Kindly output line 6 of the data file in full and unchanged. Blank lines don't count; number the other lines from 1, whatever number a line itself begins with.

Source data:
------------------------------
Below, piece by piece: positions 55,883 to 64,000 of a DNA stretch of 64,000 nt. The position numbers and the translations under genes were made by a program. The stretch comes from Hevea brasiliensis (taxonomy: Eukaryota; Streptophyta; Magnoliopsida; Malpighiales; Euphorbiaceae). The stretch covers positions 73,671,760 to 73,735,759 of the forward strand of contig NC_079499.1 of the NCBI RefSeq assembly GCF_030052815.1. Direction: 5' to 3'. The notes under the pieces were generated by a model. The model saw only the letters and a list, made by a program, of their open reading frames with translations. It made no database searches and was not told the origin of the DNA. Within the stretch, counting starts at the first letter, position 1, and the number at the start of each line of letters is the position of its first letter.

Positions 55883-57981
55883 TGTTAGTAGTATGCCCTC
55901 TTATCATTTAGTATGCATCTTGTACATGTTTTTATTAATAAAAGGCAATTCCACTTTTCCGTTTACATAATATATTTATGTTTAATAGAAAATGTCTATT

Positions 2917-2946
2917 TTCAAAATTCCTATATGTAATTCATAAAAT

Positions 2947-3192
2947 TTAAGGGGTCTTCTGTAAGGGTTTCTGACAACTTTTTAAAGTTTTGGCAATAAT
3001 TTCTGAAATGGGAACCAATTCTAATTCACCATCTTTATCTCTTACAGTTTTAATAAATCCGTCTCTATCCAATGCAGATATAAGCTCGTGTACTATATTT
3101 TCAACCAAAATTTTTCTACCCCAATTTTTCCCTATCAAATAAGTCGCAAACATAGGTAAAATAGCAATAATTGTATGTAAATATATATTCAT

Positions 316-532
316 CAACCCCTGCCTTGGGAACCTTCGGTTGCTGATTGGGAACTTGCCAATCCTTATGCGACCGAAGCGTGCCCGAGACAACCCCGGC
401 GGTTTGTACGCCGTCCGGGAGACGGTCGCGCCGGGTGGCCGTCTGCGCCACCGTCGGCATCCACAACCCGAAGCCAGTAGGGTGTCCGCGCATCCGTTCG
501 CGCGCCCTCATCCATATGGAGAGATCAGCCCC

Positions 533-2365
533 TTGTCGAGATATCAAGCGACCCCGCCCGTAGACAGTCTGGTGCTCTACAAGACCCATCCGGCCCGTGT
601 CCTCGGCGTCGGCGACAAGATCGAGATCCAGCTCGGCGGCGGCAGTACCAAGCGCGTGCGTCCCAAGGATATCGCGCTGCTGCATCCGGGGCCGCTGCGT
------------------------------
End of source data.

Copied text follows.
2917 TTCAAAATTCCTATATGTAATTCATAAAAT